The benefits of taking out private health insurance are obvious. Avoiding hospital waiting lists, staying in private rooms, selecting your own doctor and avoiding the Medicare Levy Surcharge, among others. So why are young people choosing not to take out private healthcare policies?
Consumer group Choice has found that almost three in five young people believe private health insurance is too expensive and poor value for money. According to the Sydney Morning Herald, that’s true for most young people. On average, you won’t start getting more from your health fund than you pay in premiums until you’re 55.
A possible healthcare solution?
Currently, insurers have to charge the same amount of money for the same cover and cannot discriminate based on age. However, last year federal Health Minister Greg Hunt proposed an overhaul of private health insurance. The federal government is now debating a bill in the Senate to allow private health funds to offer discounts to young people in an effort to encourage them to sign up. A spokesperson for Mr Hunt claimed that the reforms would result in “significant savings” for young people.
The government said discounts could be as much as 10 per cent on hospital cover. When you look closer, however, it’s actually 2 per cent a year for a maximum of five years. In other words, this could mean a reduction of $2.25 a month on some policies.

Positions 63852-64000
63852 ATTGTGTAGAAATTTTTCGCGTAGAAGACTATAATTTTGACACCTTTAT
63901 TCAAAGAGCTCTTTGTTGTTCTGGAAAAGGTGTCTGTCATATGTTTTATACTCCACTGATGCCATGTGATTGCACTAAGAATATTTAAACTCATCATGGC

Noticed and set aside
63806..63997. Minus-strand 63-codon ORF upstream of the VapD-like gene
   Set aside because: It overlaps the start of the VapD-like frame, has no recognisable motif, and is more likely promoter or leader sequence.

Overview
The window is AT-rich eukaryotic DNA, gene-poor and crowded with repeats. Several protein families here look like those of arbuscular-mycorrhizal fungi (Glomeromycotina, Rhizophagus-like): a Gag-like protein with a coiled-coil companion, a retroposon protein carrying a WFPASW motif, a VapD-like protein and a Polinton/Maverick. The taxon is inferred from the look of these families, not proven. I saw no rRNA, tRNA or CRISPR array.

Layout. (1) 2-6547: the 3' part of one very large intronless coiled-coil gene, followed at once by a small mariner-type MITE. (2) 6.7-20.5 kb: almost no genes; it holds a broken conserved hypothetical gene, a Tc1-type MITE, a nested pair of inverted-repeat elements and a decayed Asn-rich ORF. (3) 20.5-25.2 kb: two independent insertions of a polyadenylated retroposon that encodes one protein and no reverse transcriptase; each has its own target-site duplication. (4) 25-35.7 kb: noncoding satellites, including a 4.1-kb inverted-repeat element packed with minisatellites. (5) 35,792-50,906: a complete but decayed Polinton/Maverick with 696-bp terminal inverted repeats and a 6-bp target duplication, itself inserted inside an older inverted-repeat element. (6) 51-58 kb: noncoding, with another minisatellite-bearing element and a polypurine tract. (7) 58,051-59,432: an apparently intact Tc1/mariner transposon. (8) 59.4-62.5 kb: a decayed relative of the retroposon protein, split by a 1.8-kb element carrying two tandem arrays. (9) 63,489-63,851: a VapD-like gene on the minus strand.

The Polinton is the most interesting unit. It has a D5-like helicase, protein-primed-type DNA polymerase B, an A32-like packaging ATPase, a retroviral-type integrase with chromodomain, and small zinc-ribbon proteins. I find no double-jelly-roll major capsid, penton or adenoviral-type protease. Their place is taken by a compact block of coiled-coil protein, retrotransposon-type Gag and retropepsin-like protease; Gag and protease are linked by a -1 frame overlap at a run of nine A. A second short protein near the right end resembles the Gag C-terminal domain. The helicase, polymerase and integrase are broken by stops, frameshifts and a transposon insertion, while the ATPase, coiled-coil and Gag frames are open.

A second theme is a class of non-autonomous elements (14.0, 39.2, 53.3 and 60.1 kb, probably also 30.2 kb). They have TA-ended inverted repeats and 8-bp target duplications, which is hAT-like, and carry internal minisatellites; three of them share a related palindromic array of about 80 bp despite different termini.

This proposal has been criticised by Choice’s Katinka Day, who said that, “Discounted private health insurance cover isn’t worth it if you don’t need the cover in the first place.” Rather than to ensure that young people take up health insurance, Ms Day said that insurers want this bill so that more young, healthy people who are less likely to make a claim sign up to private health cover to subsidise costs. This would result in premiums going down for all customers and remain affordable for sick and older members.
So, will the new bill really lower the costs of insurance for young people and help them find more cover than they receive under Medicare? Well, it really depends on the individual policies. As it stands, no one knows for sure what the proposed changes will mean. The bill is currently before the Senate.
Words by Isabelle Laker